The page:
Kindley declared that the current scientific evidence linking abortion to breast cancer, although subject to further testing, necessarily compels doctors and the medical community to inform women of the risk of breast cancer inherent in abortion. Kindley argued this claim based on fundamental rules of tort law and medical guidelines established in the Physician's Reference Manual.

Kindley stated that there is “no excuse” for withholding this information from women considering abortion. He added that post-abortive women “have a right to know so they can monitor themselves for early detection of breast cancer.”

Illinois state Sen. Patrick O'Malley, who spoke next, concurred with Kindley that doctors have a legal and ethical duty to inform women of the breast cancer risks associated with abortion — and that lawmakers likewise have a duty to inform women of this evidence in order to protect them from unnecessary health risks.

O'Malley called for the adoption for bipartisan resolution in the Illinois Senate to form a special task force to investigate the issue. He urged women to speak out and force lawmakers to begin addressing the issue.

‘Time Bomb’

As was evidenced by the gathering, many women have begun to raise their voices on the abortion-breast cancer link.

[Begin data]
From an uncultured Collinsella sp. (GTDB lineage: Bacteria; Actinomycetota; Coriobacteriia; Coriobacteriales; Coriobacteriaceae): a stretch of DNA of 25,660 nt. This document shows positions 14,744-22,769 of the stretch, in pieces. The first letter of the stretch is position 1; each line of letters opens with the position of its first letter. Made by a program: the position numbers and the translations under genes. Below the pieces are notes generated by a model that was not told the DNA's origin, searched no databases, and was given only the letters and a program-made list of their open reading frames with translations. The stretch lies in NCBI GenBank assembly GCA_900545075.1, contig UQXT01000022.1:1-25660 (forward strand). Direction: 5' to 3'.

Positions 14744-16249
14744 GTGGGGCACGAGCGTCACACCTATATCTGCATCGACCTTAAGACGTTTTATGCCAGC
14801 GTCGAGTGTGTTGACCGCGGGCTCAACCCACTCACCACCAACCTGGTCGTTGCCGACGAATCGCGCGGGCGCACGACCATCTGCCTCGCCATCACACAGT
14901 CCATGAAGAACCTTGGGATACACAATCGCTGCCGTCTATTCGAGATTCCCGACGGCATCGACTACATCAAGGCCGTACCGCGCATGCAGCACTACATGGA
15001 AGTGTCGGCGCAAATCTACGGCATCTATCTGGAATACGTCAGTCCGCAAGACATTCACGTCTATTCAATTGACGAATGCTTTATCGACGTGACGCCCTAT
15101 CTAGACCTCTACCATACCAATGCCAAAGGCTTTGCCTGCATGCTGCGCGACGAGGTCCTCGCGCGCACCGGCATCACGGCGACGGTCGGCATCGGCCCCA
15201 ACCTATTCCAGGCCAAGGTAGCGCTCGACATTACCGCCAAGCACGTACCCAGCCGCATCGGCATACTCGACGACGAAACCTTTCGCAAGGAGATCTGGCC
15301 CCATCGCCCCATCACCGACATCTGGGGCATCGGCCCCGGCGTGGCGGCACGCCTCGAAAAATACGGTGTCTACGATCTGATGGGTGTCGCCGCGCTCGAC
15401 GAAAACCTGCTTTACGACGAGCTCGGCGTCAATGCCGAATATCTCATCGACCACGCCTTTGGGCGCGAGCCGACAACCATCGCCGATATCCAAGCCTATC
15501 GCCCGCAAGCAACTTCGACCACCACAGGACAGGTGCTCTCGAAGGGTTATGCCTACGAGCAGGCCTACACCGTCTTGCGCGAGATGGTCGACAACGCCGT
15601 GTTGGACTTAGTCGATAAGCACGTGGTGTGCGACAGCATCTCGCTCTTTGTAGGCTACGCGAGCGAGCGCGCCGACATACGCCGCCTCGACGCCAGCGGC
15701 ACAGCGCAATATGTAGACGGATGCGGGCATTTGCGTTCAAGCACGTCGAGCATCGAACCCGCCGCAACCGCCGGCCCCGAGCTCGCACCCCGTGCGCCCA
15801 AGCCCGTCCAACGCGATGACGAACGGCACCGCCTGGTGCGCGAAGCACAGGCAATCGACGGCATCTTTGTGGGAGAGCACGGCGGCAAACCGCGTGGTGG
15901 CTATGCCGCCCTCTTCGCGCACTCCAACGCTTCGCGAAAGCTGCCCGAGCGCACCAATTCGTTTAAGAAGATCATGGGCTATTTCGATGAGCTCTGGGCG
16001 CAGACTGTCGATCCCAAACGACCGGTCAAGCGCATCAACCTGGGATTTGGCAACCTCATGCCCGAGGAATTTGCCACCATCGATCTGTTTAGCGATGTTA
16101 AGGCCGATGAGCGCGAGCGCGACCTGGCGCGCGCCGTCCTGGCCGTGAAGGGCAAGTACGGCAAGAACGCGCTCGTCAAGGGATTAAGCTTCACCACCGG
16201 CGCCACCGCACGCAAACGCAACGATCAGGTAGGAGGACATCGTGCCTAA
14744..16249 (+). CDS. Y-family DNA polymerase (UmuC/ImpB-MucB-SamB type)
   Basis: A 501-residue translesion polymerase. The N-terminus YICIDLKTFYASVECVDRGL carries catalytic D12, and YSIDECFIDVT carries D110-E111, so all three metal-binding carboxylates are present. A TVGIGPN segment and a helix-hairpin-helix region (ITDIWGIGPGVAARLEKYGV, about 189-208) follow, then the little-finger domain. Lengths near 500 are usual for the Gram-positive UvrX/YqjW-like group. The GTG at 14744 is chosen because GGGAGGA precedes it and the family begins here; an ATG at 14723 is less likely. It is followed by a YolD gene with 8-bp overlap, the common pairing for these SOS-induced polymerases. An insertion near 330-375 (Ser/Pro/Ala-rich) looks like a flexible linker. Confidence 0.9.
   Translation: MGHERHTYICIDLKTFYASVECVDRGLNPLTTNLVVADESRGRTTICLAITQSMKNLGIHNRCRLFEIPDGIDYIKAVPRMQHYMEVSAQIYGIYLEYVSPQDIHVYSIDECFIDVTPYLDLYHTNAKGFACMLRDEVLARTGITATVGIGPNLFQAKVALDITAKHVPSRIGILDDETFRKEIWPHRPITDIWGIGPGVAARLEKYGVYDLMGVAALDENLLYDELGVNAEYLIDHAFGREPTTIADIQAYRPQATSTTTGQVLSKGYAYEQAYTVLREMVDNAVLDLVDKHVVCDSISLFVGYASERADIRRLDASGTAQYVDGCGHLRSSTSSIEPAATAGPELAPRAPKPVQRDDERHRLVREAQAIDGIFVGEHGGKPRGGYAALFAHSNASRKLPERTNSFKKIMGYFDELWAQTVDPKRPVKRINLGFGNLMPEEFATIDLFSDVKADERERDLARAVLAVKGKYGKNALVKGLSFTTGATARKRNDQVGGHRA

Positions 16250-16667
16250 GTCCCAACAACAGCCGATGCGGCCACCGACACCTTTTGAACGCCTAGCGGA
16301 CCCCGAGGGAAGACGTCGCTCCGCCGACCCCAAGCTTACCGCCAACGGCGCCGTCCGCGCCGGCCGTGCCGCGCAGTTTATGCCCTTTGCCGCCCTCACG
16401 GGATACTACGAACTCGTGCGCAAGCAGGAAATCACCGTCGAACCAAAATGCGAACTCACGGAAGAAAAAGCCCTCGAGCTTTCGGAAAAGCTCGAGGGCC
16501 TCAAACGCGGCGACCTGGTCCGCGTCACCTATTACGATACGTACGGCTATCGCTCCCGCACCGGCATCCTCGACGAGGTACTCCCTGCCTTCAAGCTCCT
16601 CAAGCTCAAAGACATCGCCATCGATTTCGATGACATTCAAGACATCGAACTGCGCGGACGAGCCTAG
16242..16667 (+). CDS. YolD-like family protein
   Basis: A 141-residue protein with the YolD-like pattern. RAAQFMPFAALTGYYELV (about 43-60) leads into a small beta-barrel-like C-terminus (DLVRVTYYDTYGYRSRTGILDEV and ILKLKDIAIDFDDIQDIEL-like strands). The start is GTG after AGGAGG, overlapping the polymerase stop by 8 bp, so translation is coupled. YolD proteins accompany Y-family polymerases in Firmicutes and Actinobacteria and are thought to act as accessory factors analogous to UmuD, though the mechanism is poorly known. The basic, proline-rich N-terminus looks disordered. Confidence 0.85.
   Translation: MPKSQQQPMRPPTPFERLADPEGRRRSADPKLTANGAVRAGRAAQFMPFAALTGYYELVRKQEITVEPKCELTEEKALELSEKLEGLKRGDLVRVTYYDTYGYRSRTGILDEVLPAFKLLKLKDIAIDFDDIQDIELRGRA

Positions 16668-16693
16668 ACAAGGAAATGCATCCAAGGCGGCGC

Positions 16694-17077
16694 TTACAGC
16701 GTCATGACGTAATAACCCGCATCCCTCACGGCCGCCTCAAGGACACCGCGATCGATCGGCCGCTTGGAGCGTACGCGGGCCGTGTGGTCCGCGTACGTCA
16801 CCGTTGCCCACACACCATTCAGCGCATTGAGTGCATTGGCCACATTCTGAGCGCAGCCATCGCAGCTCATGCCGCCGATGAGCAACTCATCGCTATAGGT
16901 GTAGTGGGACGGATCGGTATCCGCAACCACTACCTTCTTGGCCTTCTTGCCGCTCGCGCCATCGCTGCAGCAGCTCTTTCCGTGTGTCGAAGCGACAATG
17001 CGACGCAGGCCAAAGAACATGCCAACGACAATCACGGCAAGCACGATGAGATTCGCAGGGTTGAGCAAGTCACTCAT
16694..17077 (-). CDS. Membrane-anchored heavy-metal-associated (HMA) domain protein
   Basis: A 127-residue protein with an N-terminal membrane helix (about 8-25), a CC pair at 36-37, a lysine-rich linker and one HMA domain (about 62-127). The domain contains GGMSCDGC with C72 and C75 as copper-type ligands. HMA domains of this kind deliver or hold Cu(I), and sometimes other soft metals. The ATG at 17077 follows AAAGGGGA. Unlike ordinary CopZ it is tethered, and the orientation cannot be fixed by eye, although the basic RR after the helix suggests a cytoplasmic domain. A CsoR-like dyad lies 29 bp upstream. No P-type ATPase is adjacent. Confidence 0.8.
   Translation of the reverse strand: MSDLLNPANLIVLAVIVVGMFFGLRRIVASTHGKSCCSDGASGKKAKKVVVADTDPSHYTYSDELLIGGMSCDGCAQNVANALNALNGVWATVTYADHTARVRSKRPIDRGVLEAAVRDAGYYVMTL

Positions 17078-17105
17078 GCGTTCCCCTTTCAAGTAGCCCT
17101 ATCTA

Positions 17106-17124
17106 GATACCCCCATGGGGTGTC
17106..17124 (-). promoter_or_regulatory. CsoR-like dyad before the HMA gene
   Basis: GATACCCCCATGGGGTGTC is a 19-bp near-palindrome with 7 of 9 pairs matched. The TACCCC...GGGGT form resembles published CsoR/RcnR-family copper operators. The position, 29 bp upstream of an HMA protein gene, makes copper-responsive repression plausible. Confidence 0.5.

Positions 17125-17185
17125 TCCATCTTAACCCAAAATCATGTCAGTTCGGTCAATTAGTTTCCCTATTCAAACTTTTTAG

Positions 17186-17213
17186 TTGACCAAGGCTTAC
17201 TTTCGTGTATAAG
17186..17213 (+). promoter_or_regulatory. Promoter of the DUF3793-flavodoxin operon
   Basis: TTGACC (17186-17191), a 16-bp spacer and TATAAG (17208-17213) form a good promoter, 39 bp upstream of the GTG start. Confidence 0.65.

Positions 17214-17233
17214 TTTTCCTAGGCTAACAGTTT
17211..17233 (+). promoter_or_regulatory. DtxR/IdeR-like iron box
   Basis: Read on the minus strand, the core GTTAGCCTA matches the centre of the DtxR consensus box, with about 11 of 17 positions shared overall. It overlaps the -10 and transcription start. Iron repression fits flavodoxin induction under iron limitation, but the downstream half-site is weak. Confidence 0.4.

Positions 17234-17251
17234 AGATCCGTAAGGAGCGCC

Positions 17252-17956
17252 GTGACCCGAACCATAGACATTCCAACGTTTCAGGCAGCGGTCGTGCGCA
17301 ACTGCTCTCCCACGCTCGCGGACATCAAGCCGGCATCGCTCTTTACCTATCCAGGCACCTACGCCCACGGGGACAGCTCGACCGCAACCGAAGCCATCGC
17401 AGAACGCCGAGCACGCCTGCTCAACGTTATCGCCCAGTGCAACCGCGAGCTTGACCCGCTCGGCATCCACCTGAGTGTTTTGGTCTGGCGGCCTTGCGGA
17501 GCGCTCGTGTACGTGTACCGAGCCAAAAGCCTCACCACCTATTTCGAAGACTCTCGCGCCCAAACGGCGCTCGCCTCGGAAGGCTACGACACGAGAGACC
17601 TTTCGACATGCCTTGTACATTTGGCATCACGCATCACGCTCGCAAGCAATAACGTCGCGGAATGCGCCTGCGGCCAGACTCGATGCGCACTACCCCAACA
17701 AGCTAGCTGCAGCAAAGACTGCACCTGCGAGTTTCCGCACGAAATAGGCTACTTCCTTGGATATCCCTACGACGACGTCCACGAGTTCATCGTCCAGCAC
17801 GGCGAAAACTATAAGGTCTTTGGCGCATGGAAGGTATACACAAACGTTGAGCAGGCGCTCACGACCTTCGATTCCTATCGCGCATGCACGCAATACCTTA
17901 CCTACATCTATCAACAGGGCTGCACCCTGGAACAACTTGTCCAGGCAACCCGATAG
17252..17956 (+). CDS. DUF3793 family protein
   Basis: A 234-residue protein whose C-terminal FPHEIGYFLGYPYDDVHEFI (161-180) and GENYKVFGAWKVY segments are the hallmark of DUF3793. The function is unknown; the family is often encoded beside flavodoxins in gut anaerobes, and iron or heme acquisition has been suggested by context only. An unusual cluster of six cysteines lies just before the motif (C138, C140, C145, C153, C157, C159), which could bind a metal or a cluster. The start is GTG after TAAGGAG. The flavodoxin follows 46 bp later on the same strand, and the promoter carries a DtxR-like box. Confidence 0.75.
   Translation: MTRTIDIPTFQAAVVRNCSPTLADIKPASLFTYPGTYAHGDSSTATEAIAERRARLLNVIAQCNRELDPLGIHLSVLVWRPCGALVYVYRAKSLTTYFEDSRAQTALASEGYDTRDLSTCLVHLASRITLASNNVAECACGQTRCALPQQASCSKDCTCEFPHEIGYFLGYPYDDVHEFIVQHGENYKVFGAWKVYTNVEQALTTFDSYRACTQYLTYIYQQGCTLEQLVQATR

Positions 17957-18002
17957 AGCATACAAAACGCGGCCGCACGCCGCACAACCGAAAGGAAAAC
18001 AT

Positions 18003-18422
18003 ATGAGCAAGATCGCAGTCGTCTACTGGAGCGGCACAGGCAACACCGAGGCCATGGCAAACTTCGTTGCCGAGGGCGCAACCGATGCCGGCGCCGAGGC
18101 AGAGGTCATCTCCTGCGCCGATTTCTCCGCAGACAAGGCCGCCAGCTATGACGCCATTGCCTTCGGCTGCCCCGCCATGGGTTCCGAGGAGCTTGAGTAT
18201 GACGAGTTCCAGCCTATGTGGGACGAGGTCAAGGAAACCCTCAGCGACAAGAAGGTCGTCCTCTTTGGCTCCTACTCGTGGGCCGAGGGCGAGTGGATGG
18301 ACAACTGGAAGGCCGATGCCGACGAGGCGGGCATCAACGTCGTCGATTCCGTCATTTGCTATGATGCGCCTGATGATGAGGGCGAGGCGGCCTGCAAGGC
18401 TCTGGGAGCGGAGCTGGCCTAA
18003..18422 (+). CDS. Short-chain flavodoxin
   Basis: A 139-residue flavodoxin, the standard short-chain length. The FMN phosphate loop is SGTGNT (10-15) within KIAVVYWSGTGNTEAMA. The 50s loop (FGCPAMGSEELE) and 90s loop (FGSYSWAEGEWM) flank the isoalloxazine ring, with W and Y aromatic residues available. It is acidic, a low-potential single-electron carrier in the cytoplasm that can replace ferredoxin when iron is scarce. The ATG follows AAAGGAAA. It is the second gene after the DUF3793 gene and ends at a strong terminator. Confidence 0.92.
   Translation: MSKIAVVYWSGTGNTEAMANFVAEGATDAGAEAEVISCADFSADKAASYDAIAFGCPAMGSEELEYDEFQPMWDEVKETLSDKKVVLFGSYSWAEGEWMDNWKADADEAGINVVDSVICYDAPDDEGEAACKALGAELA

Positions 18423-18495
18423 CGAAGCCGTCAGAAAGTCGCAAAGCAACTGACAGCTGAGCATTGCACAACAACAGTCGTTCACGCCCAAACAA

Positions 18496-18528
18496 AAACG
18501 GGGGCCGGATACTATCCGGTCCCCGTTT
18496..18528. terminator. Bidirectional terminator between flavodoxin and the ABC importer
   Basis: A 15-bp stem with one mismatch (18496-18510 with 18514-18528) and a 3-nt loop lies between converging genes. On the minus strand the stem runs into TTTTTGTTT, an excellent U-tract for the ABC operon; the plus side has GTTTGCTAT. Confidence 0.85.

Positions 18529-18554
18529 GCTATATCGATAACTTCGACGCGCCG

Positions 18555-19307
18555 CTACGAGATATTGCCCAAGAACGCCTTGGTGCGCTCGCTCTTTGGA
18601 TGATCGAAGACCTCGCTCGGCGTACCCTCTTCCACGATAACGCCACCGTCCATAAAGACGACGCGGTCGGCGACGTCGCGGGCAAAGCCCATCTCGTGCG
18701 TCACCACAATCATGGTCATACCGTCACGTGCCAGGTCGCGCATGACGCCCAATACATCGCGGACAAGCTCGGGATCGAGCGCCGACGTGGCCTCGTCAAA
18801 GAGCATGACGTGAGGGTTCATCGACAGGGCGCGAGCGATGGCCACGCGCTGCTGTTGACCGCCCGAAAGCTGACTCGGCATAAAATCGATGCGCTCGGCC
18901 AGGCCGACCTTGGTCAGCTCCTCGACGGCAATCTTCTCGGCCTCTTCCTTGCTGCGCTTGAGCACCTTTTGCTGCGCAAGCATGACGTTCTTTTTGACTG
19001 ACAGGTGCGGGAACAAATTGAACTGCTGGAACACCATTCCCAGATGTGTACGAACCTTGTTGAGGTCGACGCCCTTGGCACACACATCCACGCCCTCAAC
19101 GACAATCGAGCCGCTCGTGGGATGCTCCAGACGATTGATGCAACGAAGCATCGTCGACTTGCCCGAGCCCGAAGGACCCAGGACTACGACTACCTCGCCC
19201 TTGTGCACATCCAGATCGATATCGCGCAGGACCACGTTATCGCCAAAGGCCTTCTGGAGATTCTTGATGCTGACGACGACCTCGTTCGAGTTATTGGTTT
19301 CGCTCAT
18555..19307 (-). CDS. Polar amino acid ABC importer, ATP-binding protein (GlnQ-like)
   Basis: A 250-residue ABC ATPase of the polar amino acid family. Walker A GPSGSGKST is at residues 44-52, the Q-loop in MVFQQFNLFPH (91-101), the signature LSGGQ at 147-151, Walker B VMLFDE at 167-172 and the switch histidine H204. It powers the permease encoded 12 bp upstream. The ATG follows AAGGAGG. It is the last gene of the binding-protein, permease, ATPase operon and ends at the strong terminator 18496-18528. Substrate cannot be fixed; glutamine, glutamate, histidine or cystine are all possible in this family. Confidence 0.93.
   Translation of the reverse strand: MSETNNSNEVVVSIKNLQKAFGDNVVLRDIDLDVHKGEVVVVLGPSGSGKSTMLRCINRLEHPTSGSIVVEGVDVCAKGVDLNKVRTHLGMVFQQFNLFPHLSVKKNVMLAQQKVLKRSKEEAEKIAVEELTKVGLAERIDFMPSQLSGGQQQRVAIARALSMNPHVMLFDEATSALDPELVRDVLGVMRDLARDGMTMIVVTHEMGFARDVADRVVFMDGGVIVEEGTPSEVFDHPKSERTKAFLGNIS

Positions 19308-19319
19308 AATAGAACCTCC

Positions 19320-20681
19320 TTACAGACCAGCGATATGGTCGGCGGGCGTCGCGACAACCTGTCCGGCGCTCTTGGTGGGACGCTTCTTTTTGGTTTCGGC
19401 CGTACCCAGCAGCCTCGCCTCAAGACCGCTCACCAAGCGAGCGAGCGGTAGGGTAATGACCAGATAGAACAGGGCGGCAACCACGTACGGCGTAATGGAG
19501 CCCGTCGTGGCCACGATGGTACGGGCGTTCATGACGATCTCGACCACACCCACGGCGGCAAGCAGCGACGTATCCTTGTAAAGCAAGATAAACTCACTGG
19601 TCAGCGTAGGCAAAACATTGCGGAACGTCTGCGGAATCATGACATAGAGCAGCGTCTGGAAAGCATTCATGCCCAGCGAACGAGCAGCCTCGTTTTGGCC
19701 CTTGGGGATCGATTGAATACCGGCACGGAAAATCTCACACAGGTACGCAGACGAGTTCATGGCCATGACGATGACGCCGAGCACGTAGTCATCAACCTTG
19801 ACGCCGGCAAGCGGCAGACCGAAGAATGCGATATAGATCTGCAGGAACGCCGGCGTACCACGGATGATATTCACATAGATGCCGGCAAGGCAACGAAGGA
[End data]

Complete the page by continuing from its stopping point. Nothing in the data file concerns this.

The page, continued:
Elizabeth Verchio, executive director of an Illinois-based counseling organization for post-abortive women called Victims of Choice, now includes information on the link between abortion and breast cancer in her work with women.

Women are afraid and need to know the facts, Verchio stated. She said they look in the mirror and think, “every little lump — is this cancer?”

Recalling her own experience, Verchio told how doctors shut women off when they ask questions about the risks of abortion. And after these women are ushered out of the abortion clinic, they are left to face their anger — and now their fear — alone.

Another woman, Tommie Romano, expressed similar grief. “It's criminal that they're doing this to women,” she declared.

Romano had her own explanation of why the medical community is so afraid to admit the link between abortion and breast cancer:

“It's because this information will effect the 70% of women in the middle who might change their mind about abortion if they knew the risks. … This isn't religion or politics here — this is cancer.”

What most alarms Verchio and Romano is that many post-abortive are now reaching the middle-age threshold after which they are more vulnerable to breast cancer. And considering the number of abortions that have been performed since 1973 and continue today, they conclude that abortion-related breast cancer is a time bomb waiting to explode.

John Severance writes from Chicago.